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UK Supermarkets mull use of human sewage on food crops

UK Supermarkets mull use of human sewage on food crops

Mail on Sunday

July 29, 2008

Demand for the use of human waste as crop fertiliser is rising because the animal-based variety is so closely linked to the price of oil, a water company said today.

Treated human sewage, known as sludge or biosolids, is being spread on nearly 3,000 Midlands fields alone to grow crops such as corn and maize, said Severn Trent Water.

’Severn Trent Water supplies 600,000 wet tonnes of sludge to farmers every year and we have seen a 25% rise in demand for biosolids since the start of 2008,’ said press officer Sophie Jordan.

’The demand appears to have soared because of the increasing cost of other fertilisers.

’The cost of conventional fertiliser is closely linked to the price of oil, which has shot up over the past year. Farmers who are feeling the pinch might turn to biosolids to reduce costs.’

Supermarket chains are split on the use of the fertiliser for their products – a number say they have banned the controversial practice.

But Severn Trent said the use of treated human waste is safe.

’Recycling sewage sludge is a highly regulated process, with strict quality controls in place,’ said the company spokeswoman.

’The strict regulations in place give confidence that using biosolids in agriculture is safe. The ’Safe Sludge Matrix’ was developed by Water UK and the British Retail Consortium.

’The matrix ensures the highest possible standards of food safety and provides a framework that gives all food industry stakeholders confidence that biosolids can be safely used.’
At least three of the UK’s largest supermarket chains have differing policies on the use of sludge in agriculture.
A Tesco spokeswoman said: ’I can confirm we don’t use any human waste or untreated animals waste on our products.” She was unable to say why.

Sainsbury’s has no such ban on the use of biosolids.

A spokeswoman said: ’We have not got a ban or policy on it. We have hundreds of suppliers and I could not say who does and who doesn’t, but what I can say is that all our suppliers would follow the strict guidelines laid down by Defra.’

A Waitrose spokeswoman said: ’At Waitrose all our suppliers adhere to the Code of Practice for Agricultural use of Sewage Sludge published by the Department of the Environment, Transport and the Regions (DETR), but do not permit our suppliers of fruit, vegetables or salad to use sludge in their production.’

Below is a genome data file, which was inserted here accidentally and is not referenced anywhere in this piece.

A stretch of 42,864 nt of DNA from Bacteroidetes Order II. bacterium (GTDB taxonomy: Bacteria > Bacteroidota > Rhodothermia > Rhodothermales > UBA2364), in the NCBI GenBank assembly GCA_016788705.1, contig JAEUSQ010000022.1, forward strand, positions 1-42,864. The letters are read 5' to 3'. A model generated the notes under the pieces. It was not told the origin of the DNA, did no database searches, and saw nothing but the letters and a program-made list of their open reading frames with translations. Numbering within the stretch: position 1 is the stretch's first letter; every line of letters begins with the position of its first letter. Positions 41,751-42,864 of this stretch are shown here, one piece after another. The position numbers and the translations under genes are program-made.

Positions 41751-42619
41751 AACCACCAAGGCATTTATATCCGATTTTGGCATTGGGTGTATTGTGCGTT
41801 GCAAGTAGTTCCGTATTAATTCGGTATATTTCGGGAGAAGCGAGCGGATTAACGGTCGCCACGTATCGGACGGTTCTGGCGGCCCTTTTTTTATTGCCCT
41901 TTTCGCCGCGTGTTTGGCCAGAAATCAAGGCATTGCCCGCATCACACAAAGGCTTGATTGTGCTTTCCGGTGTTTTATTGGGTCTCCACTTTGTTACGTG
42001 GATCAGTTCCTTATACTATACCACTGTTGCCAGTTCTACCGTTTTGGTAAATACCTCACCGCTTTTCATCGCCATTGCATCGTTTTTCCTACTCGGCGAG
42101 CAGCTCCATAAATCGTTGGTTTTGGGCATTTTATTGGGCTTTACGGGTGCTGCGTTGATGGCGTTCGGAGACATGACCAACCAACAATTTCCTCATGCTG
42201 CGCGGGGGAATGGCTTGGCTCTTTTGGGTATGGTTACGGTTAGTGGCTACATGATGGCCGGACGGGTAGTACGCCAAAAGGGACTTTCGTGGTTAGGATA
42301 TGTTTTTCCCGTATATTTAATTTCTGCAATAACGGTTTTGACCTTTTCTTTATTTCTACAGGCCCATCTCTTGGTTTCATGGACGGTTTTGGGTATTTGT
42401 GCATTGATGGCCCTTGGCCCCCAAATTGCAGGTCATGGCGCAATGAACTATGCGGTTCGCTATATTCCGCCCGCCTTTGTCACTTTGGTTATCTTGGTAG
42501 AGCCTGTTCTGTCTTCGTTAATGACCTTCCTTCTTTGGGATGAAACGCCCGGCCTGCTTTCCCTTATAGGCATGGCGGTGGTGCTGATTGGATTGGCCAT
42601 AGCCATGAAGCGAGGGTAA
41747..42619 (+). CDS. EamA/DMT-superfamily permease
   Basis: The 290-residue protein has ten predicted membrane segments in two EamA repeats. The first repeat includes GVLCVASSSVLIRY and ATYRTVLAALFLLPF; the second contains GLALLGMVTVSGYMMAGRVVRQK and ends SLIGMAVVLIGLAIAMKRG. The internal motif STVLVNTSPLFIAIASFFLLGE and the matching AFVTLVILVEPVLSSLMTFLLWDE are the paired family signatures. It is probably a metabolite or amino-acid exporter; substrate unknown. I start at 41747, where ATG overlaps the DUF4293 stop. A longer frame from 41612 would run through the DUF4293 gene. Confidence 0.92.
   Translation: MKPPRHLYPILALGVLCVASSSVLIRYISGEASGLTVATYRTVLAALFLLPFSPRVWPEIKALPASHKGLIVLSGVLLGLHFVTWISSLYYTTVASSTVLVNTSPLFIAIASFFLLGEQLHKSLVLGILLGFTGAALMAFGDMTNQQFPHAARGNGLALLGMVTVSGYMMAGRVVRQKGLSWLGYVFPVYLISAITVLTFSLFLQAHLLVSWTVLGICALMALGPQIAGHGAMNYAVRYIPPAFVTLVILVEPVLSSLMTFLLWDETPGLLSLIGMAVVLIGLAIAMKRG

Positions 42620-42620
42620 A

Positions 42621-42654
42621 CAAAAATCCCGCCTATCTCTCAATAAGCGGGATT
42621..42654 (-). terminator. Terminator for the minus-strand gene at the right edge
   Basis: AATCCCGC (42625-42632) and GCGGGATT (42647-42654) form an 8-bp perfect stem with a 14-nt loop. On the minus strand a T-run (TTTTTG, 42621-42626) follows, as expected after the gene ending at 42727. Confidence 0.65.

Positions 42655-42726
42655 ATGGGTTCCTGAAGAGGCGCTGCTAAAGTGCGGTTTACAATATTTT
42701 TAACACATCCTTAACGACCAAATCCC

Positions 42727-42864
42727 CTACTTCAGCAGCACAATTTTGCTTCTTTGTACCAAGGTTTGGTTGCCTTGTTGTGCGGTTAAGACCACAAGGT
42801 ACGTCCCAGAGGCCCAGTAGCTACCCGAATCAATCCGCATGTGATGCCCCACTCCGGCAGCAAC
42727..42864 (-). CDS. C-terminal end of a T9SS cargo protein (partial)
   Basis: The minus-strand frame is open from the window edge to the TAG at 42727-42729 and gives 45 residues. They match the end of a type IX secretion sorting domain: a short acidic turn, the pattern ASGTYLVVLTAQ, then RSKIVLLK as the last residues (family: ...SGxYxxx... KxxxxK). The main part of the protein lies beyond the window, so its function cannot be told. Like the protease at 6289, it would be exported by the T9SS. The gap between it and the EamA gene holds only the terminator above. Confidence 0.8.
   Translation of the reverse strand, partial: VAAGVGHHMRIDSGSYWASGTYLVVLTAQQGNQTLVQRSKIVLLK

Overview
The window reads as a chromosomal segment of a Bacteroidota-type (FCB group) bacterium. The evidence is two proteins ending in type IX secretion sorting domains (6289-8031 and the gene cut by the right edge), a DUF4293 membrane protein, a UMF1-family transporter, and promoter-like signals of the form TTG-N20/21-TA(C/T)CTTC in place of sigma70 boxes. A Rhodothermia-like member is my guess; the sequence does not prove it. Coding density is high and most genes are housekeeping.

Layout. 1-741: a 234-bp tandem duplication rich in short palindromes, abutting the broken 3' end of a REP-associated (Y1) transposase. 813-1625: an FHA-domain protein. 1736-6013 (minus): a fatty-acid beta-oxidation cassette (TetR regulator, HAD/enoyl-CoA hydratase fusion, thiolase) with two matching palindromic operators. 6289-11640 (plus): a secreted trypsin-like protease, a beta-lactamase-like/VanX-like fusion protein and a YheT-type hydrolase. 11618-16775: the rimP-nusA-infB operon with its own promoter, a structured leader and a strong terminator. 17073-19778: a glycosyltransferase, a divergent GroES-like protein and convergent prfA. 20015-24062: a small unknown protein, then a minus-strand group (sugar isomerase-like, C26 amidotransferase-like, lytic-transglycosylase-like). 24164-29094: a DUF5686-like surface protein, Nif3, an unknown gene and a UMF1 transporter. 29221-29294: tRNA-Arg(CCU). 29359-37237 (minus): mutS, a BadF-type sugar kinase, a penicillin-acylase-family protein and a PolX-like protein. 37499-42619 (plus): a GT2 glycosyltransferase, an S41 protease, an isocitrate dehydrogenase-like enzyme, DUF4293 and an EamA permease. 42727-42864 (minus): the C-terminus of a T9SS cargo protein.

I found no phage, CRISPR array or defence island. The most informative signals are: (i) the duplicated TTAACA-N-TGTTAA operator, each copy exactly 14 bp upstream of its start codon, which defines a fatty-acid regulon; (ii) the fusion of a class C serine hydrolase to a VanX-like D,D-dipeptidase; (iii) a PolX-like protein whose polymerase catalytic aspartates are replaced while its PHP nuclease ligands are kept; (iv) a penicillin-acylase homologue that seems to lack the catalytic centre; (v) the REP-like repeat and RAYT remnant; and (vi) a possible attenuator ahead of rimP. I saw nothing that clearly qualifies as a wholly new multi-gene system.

The use of biosolids has sparked controversy over its smell and fears of health risks.

But Water UK – which represents all UK water and wastewater service suppliers at national and European level – says biosolids have been used safely in agriculture in the UK and other parts of the world for more than 40 years.

The organisation said it was ’safe and sustainable’ and recognised as the ’best practical environment option’ in most circumstances by the European Commission and UK Government.

It said biosolids was the most researched of organic materials used on land and that it was subject to a strict European and UK regulatory framework.

 


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UK folks should know sewage sludge “biosolids” may contain infectious human and animal prions which cause Transmissible Spongiform Encephalopathies (TSEs such as Mad Cow Disease and Creutzfeldt Jakob Disease (CJD). Human sources are the 2 to 25% of people misdiagnosed with Alzheimer’s Disease who may actually have sporadic CJD and are shedding prions into public sewers from blood (funeral directors, embalmers) urine and feces. Animal prions enter sewers from abattoirs, butcher shops, renderers, and other facilities dealing with livestock and meat. The US Environmental Protection Agency acknowledges that sludge pathogen reduction methods do not inactivate the prions which concentrate in the sewage sludge “biosolids” spread on farm fields.

For more information:

http://www.sludgevictims.com/pathogens/prion.html

PRIONS IN COMPOSTING
Postings of Helane Shields to Composting Council discussion group in 2006 on issue of infectious human and animal
prions in both Class A and Class B sewage sludge biosolids, with particular regard to the fact that EPA pathogen
reduction measures under Part 503 do NOT inactivate prions . . . . .

Helane Shields Email to US EPA and WEF – human and animal prions in Class A sewage sludge biosolids
compost which is promoted for home use as pathogen free

“PRIONS” ARE PATHOGENS — The Prion Diseases

Prions in intestines and feces

Helane Shields, Alton, NH USA sludge researcher since 1996

Comment by Helane Shields




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